The Birth of a Company

With help from friends who had dealt with industrial and nursing temporary agencies, Karnes worked out a business plan. Six months later, in August 1989, Karnes opened Salon Temps out of her home. She needed only one month to realize that her company was right on target.

“Salon Temps grew quite rapidly as soon as it opened,” she says. Salon Temps doubles as both a search firm and a temporary help agency. “Twenty-five percent of my applicants like the variety that temping gives them so much that they have no plans to become a salon employee,” she explains. “They don’t want to be tied down.” However, a solid number of applicants hope to find a permanent position through Salon Temps.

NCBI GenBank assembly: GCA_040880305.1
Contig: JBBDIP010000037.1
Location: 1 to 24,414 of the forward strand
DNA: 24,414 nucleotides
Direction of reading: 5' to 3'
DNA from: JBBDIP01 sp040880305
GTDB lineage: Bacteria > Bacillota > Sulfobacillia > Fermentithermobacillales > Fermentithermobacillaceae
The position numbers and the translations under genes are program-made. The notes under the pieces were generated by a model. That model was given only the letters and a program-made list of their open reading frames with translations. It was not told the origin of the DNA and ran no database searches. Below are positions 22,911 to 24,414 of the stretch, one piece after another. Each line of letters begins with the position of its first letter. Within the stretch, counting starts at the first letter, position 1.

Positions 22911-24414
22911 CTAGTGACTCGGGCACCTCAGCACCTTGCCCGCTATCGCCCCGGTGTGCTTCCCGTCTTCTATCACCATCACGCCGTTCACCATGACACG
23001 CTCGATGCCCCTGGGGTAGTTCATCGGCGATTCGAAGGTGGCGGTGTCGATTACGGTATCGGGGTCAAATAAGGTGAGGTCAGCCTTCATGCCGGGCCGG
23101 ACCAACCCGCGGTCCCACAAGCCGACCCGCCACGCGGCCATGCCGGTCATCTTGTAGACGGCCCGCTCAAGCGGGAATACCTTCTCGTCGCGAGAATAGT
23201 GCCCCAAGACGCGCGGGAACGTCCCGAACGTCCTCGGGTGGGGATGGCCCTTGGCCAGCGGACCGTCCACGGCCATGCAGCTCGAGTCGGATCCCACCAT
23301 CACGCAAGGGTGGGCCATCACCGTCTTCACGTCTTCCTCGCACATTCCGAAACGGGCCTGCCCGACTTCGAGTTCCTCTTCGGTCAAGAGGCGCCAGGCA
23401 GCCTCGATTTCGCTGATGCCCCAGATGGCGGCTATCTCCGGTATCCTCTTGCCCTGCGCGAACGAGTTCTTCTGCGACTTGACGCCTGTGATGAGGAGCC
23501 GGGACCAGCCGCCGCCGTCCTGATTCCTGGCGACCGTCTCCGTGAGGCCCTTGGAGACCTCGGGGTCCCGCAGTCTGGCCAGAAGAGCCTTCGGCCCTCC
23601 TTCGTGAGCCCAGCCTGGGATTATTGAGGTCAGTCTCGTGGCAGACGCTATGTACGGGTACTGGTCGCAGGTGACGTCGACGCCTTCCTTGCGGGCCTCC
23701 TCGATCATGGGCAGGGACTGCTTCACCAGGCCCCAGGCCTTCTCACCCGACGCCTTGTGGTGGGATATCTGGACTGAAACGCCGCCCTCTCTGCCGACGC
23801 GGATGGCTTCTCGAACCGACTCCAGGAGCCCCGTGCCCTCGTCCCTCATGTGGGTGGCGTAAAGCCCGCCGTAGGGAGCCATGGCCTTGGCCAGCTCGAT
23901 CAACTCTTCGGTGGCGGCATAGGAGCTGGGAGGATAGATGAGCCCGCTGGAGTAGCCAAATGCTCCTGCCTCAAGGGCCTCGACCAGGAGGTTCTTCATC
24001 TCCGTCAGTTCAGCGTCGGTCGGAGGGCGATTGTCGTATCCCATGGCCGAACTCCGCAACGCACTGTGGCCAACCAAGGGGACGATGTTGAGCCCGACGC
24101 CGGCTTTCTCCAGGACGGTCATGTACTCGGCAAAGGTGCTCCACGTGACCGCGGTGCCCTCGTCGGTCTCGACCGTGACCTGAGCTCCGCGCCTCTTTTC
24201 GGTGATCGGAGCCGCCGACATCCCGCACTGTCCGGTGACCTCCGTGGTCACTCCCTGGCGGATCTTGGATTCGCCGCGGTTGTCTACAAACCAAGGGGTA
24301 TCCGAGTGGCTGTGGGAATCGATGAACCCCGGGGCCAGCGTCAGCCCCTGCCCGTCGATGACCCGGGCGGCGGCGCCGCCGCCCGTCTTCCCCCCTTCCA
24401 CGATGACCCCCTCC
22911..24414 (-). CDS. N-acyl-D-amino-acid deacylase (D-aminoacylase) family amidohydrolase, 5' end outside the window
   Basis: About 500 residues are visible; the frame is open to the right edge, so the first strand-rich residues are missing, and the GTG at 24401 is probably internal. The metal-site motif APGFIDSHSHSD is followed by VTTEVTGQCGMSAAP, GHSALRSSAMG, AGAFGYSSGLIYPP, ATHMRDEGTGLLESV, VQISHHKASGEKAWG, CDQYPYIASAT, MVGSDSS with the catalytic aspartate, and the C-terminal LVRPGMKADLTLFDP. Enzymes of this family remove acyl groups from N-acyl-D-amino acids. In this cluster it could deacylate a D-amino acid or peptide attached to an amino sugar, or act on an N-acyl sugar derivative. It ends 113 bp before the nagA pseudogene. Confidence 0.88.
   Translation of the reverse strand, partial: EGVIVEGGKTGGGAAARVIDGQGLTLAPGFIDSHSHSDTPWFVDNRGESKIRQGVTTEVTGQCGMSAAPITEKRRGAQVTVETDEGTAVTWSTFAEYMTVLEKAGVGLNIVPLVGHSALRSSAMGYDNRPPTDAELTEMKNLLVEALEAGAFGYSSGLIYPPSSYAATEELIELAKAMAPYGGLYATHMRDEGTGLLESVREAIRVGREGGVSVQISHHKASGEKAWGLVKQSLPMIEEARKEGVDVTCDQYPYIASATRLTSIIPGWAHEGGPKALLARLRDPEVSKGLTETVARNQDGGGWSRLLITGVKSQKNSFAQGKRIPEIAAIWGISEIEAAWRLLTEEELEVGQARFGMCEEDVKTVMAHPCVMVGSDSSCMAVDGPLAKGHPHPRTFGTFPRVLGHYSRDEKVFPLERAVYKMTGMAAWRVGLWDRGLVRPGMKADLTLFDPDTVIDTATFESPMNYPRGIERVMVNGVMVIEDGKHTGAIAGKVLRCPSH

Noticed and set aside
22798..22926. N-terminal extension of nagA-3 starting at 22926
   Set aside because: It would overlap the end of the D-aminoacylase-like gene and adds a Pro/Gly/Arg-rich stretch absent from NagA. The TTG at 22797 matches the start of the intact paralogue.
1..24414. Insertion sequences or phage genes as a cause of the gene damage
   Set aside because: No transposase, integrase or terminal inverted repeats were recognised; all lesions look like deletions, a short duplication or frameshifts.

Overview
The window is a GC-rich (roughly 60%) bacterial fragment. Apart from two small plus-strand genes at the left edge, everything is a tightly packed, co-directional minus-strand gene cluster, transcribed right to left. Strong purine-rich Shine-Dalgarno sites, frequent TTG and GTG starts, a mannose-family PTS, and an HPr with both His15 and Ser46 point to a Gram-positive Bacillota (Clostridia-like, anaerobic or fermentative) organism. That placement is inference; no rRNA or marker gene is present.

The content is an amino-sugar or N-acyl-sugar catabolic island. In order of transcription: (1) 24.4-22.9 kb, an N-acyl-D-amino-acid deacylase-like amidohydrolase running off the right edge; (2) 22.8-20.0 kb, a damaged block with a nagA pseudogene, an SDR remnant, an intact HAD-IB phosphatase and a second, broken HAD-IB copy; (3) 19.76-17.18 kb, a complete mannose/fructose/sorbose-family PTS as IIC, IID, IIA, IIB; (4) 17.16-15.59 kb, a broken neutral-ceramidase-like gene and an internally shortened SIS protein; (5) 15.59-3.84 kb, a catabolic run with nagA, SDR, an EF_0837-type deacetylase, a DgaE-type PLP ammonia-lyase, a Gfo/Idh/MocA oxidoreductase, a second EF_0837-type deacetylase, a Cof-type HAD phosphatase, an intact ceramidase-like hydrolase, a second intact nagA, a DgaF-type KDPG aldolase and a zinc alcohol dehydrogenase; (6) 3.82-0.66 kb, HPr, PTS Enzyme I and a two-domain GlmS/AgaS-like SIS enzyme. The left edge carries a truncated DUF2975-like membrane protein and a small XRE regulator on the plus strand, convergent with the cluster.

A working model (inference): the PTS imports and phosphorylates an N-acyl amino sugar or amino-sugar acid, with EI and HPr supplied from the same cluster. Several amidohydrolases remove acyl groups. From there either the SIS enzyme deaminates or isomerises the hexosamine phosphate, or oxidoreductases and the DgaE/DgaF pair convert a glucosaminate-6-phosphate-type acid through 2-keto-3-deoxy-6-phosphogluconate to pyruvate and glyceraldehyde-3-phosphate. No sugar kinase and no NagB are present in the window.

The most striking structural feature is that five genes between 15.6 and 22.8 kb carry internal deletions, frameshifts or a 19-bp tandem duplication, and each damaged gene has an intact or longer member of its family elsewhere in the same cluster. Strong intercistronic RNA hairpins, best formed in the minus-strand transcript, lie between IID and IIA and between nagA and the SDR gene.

Because of their industry experience, Salon Temps’ technicians have a strong sense of where and how they want to work. The company doesn’t accept new graduates. Karnes checks out each potential candidate’s references, schools, and evaluates their nail application techniques.

Salon Temps technicians are not required to know every type of nail application to be accepted for placement. “However,” says Karnes, “lacking a skill may limit where I can send a tech. It’s difficult to place someone who can sculpt nails but can’t do fibreglass or linen, for example. Sometimes I’ll suggest that they go get extra training.”

Business at Salon Temps varies depending on the time of year. Sometimes Karnes receives five to six calls per week for interviews; at other times she gets double that.

Acting as Mediator

Salon Temps does all the leg work for both parties, telling technicians about a salon’s wages, benefits, and work atmosphere while informing the salon about a technician’s education, work history, personality, and skills.